The objectives of this research also directly support the American Association of State Highway and Transportation Officials’ (AASHTO’s) current formulation of the moonshot to reorient our transportation goals and investments to support communities. More effectively measuring the “non-traditional” strategic goals is fundamental to tracking our moonshot progress.

Full NCHRP
Using Emerging Technologies to Capture, Process, and Optimize Asset Inventory and Condition Data

Agencies are becoming more reliant on asset inventory and condition data to create a virtual digi-tal twin to the real world assets that exist and change over time. These changes can result from accidents, natural events, maintenance or construction activities. These changes need to be reflected in the digital twin as close to real time as possible to maintain the usefulness and validity of the virtual twin.
The purpose of this proposed research is examine emerging and established technologies used to capture and update changes to these assets in the field and the necessary steps to ensure that these changes are processed and integrated into the authoritative systems in as close to real time as possible to determine the utility of the data, and how to collect, manage, and apply it more effectively.

Emerging and current technologies hold the promise of transforming asset data col-lection for transportation asset management such as the use of drones for inspec-tions, LiDAR field data collection, continuous monitoring of real-time sensor data, and more. While the technology has been transforming, MAP-21 and the Fast Act jump started at many agencies in attaining an inventory of infrastructure assets and trans-portation data. At the same time, accessibility and affordability to collect high volumes of asset inventory data, such as LiDAR point cloud data, present the problem of how agencies can visualize and manage such large amounts of data and integrate the many layers for each transportation asset management plan. Now that the need for such data is federally recognized, further research is needed to understand what the latest technologies for asset management can offer an agency as well as how fre-quently that information needs to be captured and optimized.

Research is needed in the following areas:
· Identification of key current and emerging technologies for the capture, extrac-tion, processing and updating of asset inventory and condition data in authori-tative asset management systems
· Examples of current and emerging technologies include: mobile data collection, (iPhone, tablet, laptop), high resolution imagery, mobile LiDAR, machine learn-ing, artificial intelligence, neural networks, internet of things (IoT), nanotechnol-ogy and microelectronics, ground penetrating radar (GPR), and other data col-lection and processing and integrating technologies.
· Address the challenges of the rapid pace of technological advancement and the application of these technologies in a cost effective and practical manner, con-sidering obsolescence, staff expertise, and willingness to adopt new technolo-gies.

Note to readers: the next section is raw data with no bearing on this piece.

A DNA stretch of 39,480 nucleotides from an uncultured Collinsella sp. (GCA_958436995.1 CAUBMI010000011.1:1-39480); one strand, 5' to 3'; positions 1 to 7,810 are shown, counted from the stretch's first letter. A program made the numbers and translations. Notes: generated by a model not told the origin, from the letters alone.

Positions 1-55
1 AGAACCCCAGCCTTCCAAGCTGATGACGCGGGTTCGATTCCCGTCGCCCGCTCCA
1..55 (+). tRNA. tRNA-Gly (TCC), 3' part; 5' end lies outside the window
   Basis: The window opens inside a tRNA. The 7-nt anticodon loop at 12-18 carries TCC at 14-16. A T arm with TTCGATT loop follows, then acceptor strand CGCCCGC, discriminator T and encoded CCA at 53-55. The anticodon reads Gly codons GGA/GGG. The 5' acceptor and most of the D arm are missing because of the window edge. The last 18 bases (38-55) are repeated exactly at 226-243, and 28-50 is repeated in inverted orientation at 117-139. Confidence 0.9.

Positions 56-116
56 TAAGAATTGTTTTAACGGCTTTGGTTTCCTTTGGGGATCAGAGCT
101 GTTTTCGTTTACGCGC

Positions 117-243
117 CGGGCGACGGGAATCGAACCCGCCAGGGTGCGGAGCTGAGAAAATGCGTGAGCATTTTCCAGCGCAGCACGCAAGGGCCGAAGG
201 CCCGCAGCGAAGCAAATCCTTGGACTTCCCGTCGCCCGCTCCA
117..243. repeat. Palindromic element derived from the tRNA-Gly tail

· Evaluate the level of extraction detail and frequency interval needed to support TAM at both the state and local levels and how can the condition assessment can be applied to the performance measures of both pavement and non-pavement assets.
· Further investigate what tools are capable of visualizing and presenting data to all stakeholders in various formats (i.e GIS, systems of engagement) with standardized and consistent formats of presentation and interaction.
· Identify best practices for managing these technologies and systems as they work holistically across the agency as cost effective enterprise solutions, includ-ing but not limited to types of expertise and staff resources.
· The research should include use cases of efficient and effective applications of these technologies, processes and systems.
· The research should consider any refinements that would need to occur in net-work level and project level asset management data collection to make the data useful for compliance (i.e. ADA), safety (i.e. bridge clearances) or engineering purposes (i.e. BIM/CIM).

Full NCHRP
TAM/ERM - Incorporating Risk Management into Maintenance Practice

FHWA Directive 5520 encourages state DOTs to develop risk-based, cost effective strategies to minimize the impacts of climate change. Environmental stressors, such as extreme heat and extreme cold, and changes in the frequency and magnitude of extreme events, is changing the lifecycle of transportation assets; i.e, reducing service life, shortening replacement cycles, and increasing maintenance costs. Maintenance personnel offer valuable insight as to the costs associated with achieving performance goals. At the same time, maintenance personnel will require guidance as to how to incorporate risk models into maintenance, inspection, replacement, and repair cycles so that scheduled and routine maintenance continue to mitigate the risk from asset deterioration.

To fulfill the requirements of MAP-21 and FAST Act, state DOTs started to establish enterprise risk management (ERM) programs and develop risk-based assets management plan. FHWA Directive 5520 further encourages state DOTs to develop risk-based, cost-effective strategies to minimize the impacts of climate change and extreme weather events. Environmental stressors, such as natural disasters (e.g. earthquake, flood, high wind, wildfire etc.), higher average temperature etc. are changing the lifecycle of transportation assets, which also change the maintenance needs of infrastructure assets. Incorporating climate change into risk modeling and risk-based maintenance planning is important for an informative, forward-looking, and sustainable decision making and funding allocation strategy. Guidance and tools are not currently available to support the practice.